Terry Jeffrey

Congress left town for the November election without having approved any fiscal 2011 spending bill. So, as of yet, it is uncertain whether Mrs. Obama will get her $400 million-per-year to subsidize supermarkets in "food deserts." The agricultural bill that has been working its way through Congress includes only a $40 million earmark for the program.

But does it deserve a single penny?

In the 2008 farm bill, Congress mandated that the department conduct a $500,000 study of "food deserts." The study -- "Access to Affordable and Nutritious Food: Measuring and Understanding Food Deserts and Their Consequences" -- was published in June 2009.

The report demonstrates that Mrs. Obama's depiction of American "food deserts" is fatuous at best.

Lower-income Americans live closer to supermarkets than higher-income Americans.

"Overall, median distance to the nearest supermarket is 0.85 miles," said the Agriculture Department report. "Median distance for low-income individuals is about 0.1 of a mile less than for those with higher income, and a greater share of low-income individuals (61.8 percent) have high or medium access to supermarkets than those with higher income (56.1 percent)."

There are 23.5 million people who live in "low income" areas that are more than a mile from the nearest supermarket. But more than half of these people are not low-income, and almost everyone in these areas -- 93.3 percent -- drive their cars to the supermarket. On average, they spend 4.5 minutes more than the typical American traveling to the supermarket.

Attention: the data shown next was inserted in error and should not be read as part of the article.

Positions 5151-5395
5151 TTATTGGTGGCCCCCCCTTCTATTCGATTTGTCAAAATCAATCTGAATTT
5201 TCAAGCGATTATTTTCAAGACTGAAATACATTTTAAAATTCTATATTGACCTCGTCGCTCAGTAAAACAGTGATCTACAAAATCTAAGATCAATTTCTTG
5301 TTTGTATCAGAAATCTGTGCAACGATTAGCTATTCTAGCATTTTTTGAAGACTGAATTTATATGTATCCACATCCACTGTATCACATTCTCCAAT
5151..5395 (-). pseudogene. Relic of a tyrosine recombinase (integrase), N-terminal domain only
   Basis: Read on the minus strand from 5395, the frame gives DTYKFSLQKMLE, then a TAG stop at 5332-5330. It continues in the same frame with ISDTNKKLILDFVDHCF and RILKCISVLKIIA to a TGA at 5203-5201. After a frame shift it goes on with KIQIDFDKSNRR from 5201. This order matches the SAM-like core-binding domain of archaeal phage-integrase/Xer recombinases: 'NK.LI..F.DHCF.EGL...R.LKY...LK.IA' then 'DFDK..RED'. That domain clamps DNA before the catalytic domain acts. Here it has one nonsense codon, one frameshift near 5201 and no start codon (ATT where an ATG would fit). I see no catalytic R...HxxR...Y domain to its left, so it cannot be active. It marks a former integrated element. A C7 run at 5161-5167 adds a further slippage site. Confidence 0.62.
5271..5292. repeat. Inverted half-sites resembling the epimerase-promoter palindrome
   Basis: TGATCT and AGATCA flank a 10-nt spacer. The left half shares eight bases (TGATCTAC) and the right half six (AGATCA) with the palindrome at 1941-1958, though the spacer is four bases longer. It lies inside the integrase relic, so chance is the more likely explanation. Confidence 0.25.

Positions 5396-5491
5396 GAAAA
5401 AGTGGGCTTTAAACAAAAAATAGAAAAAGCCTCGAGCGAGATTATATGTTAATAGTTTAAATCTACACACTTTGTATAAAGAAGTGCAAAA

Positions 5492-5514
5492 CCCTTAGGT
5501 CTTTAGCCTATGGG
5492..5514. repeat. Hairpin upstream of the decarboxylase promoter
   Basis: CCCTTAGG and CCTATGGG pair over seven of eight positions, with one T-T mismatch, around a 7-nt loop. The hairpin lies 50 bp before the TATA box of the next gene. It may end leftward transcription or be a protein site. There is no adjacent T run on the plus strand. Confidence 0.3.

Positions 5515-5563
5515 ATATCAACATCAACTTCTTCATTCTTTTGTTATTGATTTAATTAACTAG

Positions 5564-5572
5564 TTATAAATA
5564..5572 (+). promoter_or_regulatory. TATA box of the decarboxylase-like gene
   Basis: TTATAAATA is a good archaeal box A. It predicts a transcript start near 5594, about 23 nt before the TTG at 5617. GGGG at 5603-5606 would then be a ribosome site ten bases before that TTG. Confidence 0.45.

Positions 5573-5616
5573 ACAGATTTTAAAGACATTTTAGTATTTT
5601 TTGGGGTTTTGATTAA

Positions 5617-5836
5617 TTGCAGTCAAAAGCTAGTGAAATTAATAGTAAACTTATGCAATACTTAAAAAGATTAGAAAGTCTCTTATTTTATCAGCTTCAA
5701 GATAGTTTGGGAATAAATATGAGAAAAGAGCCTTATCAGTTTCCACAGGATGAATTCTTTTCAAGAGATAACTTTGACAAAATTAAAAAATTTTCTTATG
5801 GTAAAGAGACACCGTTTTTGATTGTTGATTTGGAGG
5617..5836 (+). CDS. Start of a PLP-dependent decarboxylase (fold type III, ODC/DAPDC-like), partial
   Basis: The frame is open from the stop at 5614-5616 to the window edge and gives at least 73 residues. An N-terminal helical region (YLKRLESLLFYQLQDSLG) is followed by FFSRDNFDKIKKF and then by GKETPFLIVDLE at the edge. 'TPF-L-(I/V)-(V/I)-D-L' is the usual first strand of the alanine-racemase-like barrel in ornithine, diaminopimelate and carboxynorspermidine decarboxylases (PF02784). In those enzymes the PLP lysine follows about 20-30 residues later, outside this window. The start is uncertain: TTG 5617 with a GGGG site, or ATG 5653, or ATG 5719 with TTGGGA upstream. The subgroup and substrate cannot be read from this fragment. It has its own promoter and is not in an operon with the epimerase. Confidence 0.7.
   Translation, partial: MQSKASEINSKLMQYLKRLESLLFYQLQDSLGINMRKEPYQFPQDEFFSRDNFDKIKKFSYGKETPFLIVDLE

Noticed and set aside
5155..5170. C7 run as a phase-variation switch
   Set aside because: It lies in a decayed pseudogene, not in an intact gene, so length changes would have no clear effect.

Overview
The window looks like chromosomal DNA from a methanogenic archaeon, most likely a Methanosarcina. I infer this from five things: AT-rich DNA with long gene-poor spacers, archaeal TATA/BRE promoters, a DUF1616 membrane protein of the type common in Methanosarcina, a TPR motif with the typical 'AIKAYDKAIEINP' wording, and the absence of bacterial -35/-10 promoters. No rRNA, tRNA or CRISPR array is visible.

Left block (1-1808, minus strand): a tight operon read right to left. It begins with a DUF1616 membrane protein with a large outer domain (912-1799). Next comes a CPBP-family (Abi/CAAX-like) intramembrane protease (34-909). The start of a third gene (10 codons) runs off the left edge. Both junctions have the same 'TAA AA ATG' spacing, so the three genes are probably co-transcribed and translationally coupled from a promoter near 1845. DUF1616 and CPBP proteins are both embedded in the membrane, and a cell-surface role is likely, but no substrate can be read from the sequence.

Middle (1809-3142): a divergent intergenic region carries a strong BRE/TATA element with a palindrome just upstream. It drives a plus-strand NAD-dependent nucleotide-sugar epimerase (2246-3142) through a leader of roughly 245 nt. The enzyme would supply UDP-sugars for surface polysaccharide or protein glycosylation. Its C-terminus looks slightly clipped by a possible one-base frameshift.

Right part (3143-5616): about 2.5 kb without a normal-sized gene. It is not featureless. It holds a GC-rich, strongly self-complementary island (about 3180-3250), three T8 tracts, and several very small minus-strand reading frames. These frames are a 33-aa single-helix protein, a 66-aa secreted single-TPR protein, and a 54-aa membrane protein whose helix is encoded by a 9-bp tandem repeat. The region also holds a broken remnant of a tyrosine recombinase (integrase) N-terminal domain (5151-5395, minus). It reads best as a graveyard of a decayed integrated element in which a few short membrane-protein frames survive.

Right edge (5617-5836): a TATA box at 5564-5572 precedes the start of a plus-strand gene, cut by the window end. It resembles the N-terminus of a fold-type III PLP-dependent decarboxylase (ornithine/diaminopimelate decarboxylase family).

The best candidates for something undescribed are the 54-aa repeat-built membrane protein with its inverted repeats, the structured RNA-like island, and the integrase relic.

"Area-based measures of access show that 23.5 million people live in low-income areas (areas where more than 40 percent of the population has income at or below 200 percent of federal poverty thresholds) that are more than 1 mile from a supermarket or large grocery store," said the report. "However, not all of these 23.5 million people have low income.

"If estimates are restricted to consider only low-income people in low-income areas, then 11.5 million people, or 4.1 percent of the total U.S. population, live in low-income areas more than 1 mile from a supermarket or large grocery store," it says. "Data on time use and travel mode show that people living in low-income areas with limited access spend significantly more time (19.5 minutes) traveling to a grocery store than the national average (15 minutes).

"However," says the report, "93 percent of those who live in low-income areas with limited access traveled to the grocery store in a vehicle they or another household member drove."

Only 0.1 percent -- one-tenth of one percent -- of Americans living in low-income areas more than 1 mile from a supermarket took public transit to the store, the report said.

For them, Mrs. Obama would create a new $400 million entitlement.

Terry Jeffrey

Terence P. Jeffrey is the editor-in-chief of CNSNews

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